Transmission of messages in networks
An encrypted message (e.g. an e-mail or a website) usually has to be transmitted over several stations. Today these are mostly individual computer systems, which means that the encrypted message is transmitted over a computer network. A distinction is made between two fundamentally different modes of transmission. With line encryption, the message is only encrypted for the neighboring computer. The latter decrypts the message, encrypts it in turn (possibly with a different method) and sends it to its neighbor - and so on to the target computer. The advantage of this method is that only neighboring computers have to agree on an encryption method and the key used. In addition, this type of transmission can be located on a very low protocol level (e.g. already in the transmission hardware). The disadvantage is that each individual computer must be trustworthy and secure on the transmission path. With end-to-end encryption, on the other hand, the message is encrypted by the sender and, in this form, transmitted unchanged across several computers to the recipient. Here none of the transmitting computers can see the plain text of the message. The disadvantage, however, is that the sender has to agree on an encryption method and associated key (s) with every possible recipient.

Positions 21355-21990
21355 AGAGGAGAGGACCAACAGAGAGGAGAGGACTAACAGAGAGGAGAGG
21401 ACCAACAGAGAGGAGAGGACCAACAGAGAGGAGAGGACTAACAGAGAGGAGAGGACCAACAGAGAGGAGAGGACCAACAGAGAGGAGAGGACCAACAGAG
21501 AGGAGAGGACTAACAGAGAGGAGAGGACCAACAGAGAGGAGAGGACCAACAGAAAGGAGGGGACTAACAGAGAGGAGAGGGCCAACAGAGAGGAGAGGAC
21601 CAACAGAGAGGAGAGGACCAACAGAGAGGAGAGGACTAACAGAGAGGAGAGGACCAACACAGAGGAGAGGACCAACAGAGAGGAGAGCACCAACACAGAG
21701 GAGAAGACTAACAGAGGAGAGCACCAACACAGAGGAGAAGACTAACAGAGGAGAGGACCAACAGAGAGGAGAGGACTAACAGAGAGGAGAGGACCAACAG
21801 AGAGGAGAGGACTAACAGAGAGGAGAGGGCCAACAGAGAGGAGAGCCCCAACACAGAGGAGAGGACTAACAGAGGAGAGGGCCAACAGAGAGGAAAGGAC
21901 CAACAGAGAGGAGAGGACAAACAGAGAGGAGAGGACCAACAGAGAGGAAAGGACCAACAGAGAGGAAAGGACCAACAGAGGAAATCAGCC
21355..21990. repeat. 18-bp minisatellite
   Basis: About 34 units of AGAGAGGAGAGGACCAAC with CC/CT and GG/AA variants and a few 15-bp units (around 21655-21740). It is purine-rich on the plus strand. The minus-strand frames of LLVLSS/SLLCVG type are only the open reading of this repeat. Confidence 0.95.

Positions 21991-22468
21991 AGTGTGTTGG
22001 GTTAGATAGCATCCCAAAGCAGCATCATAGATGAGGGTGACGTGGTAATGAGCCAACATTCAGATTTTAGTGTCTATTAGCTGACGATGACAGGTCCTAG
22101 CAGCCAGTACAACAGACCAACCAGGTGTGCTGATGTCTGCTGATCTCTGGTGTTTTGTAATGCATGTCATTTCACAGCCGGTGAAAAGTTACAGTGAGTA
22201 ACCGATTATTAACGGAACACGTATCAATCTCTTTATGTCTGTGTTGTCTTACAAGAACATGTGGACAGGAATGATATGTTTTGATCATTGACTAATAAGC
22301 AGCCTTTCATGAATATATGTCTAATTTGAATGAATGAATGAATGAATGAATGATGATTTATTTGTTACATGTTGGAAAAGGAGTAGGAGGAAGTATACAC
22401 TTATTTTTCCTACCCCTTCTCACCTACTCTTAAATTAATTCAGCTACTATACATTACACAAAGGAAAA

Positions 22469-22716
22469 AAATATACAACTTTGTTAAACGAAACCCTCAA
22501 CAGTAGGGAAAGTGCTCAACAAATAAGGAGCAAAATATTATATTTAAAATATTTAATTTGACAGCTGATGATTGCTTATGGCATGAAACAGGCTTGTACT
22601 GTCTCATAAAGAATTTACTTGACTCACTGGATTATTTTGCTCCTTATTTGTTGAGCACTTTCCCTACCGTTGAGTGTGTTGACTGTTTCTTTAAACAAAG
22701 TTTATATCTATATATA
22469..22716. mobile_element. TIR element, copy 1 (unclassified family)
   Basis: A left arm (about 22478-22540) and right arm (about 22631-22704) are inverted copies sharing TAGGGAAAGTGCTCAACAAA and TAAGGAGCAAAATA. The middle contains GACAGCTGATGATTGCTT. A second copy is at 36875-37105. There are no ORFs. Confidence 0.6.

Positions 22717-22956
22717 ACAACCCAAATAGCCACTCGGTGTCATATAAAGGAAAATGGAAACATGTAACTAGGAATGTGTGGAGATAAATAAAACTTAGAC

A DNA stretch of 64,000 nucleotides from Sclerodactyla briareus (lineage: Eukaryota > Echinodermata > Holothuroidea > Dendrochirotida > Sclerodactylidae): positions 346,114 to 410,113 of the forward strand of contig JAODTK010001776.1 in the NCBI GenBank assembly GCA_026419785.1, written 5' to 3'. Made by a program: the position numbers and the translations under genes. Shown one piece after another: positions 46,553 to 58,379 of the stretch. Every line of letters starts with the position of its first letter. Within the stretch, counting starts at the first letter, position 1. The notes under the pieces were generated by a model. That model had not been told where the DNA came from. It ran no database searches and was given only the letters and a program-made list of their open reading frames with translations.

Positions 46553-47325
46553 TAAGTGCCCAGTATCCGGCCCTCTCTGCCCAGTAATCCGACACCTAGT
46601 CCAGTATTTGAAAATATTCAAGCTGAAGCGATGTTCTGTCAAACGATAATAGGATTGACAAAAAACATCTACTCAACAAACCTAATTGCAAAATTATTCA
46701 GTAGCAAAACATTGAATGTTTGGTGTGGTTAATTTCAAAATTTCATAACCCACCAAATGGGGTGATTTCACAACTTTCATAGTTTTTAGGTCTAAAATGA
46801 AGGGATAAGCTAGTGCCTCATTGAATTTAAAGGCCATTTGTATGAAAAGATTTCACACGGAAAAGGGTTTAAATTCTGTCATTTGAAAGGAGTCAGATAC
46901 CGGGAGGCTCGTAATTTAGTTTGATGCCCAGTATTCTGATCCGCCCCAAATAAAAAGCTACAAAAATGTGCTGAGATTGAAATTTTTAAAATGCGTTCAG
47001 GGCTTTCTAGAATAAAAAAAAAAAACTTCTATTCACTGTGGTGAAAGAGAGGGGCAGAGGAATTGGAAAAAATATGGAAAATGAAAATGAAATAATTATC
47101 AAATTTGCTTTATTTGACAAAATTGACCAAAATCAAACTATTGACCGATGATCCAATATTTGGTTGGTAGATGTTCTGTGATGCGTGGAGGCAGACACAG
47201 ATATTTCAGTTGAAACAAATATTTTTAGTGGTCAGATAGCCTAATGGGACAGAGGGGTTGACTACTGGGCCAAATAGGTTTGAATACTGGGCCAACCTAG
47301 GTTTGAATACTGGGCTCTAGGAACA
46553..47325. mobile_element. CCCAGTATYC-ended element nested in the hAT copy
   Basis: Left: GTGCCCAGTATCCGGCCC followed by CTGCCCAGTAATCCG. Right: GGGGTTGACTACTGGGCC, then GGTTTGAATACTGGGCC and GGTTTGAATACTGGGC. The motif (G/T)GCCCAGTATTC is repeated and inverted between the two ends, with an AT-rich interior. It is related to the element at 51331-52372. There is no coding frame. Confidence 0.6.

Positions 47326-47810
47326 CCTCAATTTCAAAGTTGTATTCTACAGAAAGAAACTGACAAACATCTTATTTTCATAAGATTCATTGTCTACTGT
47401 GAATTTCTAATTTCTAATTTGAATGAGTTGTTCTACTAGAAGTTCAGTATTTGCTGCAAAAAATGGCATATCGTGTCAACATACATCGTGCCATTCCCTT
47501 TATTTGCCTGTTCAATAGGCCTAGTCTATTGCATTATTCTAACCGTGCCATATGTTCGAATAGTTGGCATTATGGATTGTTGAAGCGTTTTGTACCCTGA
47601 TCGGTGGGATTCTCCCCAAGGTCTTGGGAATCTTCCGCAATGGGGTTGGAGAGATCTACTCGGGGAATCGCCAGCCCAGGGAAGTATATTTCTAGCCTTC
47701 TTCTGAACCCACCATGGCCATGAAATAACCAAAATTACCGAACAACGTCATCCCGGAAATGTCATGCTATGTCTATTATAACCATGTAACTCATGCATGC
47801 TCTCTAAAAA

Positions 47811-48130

Encryption of data on data carriers ("data safe")
[For a detailed discussion see full disk encryption ]
Sensitive data on a data carrier can be protected from unauthorized access in two main ways:
- Encryption software is used to encrypt the entire hard disk or a single partition (Full Disk Encryption or FDE) or even just a data container in the form of a single file on the data carrier;
- With hardware encryption, a microchip on the USB drive performs automatic and transparent encryption. Authentication is achieved, for example, if the device has a physical keyboard that requires a PIN code to be entered before use.